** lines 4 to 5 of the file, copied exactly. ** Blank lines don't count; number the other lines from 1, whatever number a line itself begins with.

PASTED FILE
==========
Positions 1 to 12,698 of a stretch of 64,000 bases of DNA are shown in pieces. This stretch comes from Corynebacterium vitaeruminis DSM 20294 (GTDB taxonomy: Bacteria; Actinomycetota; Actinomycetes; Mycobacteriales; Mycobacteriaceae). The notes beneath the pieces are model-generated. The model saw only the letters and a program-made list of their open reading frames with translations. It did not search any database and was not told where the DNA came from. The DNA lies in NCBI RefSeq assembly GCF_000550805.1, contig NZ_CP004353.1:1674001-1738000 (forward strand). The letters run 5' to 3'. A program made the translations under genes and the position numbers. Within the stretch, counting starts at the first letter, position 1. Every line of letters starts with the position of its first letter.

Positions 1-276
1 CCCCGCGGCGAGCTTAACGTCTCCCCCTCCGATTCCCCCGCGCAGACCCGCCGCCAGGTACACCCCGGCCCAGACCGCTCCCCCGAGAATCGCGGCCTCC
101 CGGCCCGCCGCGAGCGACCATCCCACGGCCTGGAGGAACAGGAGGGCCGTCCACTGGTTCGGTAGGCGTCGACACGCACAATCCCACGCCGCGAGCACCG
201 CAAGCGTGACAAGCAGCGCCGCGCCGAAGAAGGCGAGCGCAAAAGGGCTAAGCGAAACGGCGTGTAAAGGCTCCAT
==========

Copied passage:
101 CGGCCCGCCGCGAGCGACCATCCCACGGCCTGGAGGAACAGGAGGGCCGTCCACTGGTTCGGTAGGCGTCGACACGCACAATCCCACGCCGCGAGCACCG
201 CAAGCGTGACAAGCAGCGCCGCGCCGAAGAAGGCGAGCGCAAAAGGGCTAAGCGAAACGGCGTGTAAAGGCTCCAT